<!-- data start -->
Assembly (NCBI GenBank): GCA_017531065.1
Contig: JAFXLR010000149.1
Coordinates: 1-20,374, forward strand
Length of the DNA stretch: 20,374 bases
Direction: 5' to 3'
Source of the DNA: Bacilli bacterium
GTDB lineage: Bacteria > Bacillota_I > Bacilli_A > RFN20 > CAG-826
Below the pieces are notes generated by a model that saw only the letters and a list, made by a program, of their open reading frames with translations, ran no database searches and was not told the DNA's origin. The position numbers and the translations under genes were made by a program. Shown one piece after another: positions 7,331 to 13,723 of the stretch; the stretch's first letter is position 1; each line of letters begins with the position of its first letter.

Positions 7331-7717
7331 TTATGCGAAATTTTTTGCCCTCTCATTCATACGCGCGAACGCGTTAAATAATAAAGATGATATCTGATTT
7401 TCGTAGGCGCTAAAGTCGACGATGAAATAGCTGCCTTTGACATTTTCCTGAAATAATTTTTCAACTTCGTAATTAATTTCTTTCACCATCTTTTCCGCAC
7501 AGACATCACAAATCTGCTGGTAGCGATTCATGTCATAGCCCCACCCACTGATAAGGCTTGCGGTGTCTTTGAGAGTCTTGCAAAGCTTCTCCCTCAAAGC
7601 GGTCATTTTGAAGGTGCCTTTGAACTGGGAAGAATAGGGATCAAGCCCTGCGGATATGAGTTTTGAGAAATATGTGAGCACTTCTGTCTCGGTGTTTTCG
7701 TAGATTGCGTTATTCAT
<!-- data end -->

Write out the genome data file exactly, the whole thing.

Assembly (NCBI GenBank): GCA_017531065.1
Contig: JAFXLR010000149.1
Coordinates: 1-20,374, forward strand
Length of the DNA stretch: 20,374 bases
Direction: 5' to 3'
Source of the DNA: Bacilli bacterium
GTDB lineage: Bacteria > Bacillota_I > Bacilli_A > RFN20 > CAG-826
Below the pieces are notes generated by a model that saw only the letters and a list, made by a program, of their open reading frames with translations, ran no database searches and was not told the DNA's origin. The position numbers and the translations under genes were made by a program. Shown one piece after another: positions 7,331 to 13,723 of the stretch; the stretch's first letter is position 1; each line of letters begins with the position of its first letter.

Positions 7331-7717
7331 TTATGCGAAATTTTTTGCCCTCTCATTCATACGCGCGAACGCGTTAAATAATAAAGATGATATCTGATTT
7401 TCGTAGGCGCTAAAGTCGACGATGAAATAGCTGCCTTTGACATTTTCCTGAAATAATTTTTCAACTTCGTAATTAATTTCTTTCACCATCTTTTCCGCAC
7501 AGACATCACAAATCTGCTGGTAGCGATTCATGTCATAGCCCCACCCACTGATAAGGCTTGCGGTGTCTTTGAGAGTCTTGCAAAGCTTCTCCCTCAAAGC
7601 GGTCATTTTGAAGGTGCCTTTGAACTGGGAAGAATAGGGATCAAGCCCTGCGGATATGAGTTTTGAGAAATATGTGAGCACTTCTGTCTCGGTGTTTTCG
7701 TAGATTGCGTTATTCAT